What is possible beyond a basic conflict resolution program?
Rather than simply an add-on—a way to help students respond to fights and disagreements—conflict resolution can become the basis for students and teachers coming together to decide what kind of community they want to be a part of. Issues of safety, inclusion, and fairness can be incorporated into the curriculum, into class meetings, into use of the playground, into all aspects of campus life. Teachers as well as students can participate in and be accountable for their behavior within community set standards. Teachers can develop cooperative classroom practices that break down the competition and individualism of traditional education. Students, with adult support, can be encouraged to take leadership in identifying problems in the school and coming up with solutions. The curriculum can be focused on issues of inclusion, alternatives to violence, and social justice so that students become adept at identifying bias, stereotypes, misinformation, exploitation, and violence and develop skills for intervention and activism.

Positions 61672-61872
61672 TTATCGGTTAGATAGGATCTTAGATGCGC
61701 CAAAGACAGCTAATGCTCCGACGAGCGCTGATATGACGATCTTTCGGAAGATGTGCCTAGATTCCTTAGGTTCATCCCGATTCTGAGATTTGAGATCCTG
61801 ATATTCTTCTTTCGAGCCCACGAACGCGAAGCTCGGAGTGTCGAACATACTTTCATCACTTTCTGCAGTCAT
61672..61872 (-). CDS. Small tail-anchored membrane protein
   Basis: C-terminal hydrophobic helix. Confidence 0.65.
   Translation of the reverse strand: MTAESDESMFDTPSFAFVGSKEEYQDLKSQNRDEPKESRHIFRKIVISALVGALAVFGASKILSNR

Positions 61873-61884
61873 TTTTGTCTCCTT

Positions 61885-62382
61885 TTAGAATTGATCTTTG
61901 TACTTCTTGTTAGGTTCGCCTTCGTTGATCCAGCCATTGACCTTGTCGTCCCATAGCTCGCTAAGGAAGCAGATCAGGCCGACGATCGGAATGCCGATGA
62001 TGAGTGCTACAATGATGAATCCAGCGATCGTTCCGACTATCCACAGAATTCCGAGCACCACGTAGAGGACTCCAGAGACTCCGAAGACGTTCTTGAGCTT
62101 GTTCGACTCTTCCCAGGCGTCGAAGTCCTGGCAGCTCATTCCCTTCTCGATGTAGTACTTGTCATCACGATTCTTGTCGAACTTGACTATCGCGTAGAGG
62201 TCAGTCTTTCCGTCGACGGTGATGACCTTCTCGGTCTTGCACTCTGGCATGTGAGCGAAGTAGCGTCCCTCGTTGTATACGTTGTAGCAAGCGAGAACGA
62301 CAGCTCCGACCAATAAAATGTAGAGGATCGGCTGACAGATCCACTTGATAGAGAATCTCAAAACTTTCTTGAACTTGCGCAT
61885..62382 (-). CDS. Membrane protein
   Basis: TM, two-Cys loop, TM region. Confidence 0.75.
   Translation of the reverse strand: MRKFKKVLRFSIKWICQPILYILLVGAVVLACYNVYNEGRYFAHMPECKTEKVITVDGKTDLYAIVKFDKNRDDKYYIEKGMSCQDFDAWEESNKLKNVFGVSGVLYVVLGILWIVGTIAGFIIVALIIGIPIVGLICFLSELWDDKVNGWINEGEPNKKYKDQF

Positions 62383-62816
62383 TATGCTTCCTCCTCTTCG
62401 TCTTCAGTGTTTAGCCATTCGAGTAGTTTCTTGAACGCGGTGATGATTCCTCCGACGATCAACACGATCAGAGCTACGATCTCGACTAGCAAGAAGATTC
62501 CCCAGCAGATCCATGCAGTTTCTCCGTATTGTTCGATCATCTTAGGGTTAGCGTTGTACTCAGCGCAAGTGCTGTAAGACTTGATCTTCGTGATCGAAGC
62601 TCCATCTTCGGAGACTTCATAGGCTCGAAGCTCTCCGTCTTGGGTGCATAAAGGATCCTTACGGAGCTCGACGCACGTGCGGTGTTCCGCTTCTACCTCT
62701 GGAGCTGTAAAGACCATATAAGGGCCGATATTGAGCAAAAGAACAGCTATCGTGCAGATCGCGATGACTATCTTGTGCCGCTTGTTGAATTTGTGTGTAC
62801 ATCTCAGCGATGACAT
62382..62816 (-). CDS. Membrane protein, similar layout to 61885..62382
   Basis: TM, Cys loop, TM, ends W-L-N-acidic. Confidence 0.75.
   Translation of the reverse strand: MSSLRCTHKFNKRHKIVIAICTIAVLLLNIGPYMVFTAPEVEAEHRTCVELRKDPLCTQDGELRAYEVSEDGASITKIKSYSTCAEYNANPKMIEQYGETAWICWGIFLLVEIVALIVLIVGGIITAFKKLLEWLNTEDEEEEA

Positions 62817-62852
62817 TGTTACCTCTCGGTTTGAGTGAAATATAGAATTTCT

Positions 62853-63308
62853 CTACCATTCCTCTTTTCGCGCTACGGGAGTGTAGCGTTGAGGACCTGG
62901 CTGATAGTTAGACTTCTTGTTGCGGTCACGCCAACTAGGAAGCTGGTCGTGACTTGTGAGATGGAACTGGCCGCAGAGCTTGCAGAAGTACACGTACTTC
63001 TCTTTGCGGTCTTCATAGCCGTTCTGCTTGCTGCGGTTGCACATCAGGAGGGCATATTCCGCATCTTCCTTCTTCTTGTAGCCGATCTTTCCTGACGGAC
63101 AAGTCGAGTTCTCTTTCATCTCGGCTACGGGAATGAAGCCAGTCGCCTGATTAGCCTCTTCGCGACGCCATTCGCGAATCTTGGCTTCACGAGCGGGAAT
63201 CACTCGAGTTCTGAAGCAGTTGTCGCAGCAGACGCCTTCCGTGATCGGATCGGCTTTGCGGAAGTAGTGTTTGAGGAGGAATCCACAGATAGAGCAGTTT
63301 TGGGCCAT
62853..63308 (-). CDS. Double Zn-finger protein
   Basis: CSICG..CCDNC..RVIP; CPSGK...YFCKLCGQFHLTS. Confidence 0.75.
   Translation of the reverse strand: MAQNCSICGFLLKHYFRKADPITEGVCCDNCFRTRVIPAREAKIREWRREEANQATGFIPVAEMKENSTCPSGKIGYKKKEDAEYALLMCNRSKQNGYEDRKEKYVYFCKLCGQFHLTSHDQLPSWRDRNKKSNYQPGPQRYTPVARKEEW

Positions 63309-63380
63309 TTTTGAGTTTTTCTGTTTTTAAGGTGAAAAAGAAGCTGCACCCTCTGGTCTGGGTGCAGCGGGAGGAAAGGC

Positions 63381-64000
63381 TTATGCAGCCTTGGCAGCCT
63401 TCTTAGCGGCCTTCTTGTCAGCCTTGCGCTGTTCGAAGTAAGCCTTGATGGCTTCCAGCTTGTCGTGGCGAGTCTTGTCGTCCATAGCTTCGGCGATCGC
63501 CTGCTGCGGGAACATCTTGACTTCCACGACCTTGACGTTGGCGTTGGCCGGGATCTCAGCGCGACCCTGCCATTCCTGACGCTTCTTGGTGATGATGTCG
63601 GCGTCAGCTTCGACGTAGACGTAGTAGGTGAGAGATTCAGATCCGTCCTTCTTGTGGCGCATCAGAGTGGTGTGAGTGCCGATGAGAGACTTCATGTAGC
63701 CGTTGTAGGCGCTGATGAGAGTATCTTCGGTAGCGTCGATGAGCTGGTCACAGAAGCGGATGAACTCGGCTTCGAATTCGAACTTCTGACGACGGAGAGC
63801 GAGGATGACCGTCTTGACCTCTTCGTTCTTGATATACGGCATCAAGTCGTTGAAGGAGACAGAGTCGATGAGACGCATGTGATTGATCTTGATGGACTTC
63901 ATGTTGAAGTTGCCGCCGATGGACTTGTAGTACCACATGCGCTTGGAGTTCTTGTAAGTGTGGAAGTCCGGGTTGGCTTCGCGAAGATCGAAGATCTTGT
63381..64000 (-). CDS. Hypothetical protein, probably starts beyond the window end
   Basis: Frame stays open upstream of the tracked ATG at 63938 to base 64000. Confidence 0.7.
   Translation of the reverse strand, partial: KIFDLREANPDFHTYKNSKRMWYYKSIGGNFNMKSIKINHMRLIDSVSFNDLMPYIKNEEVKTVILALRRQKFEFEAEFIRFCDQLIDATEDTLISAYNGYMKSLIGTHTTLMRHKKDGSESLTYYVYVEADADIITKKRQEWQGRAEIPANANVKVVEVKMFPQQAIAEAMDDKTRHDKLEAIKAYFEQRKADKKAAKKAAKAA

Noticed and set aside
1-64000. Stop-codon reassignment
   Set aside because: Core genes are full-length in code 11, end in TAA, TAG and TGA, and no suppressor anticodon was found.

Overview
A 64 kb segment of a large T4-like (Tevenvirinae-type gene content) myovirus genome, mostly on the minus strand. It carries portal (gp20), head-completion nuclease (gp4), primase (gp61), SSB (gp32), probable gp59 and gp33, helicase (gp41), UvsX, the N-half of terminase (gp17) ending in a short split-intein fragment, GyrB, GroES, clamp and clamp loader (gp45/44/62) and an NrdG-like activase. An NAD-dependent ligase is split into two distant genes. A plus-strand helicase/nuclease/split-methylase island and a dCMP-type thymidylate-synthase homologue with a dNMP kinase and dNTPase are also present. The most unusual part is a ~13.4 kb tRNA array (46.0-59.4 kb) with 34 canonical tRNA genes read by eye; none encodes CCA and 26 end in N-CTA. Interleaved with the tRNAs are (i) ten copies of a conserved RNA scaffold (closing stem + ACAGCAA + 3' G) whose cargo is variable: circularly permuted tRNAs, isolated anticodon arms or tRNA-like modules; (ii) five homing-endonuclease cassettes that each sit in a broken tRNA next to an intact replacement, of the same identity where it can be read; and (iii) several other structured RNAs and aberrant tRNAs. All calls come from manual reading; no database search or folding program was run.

As adults we need to look at our motives for adopting conflict resolution programs. Do we want to quiet young people down, or do we want to stir up their leadership and participation? Are we prepared to really listen to their ideas about what might be different at school? If our goal is to open up students’ hearts and minds so that they can become critical thinking, active citizens, then the following are some of the areas we can begin to develop in our schools.
Initiation of class meetings
Cooperative classroom practices
Incorporation of a social justice curriculum
Development of all youth as peacemakers
Development of the leadership potential of every youngperson
Elimination of tracking, A.P. classes and other such divisive (and pedagogically suspect) practices
Involvement of students in developing discipline and restorative justice guidelines
Assessment of the curriculum for gender, racial, and other forms of bias and distortion
Holding teachers and administrators accountable for their behavior towards other teachers and towards students as an integral part of the conflict resolution process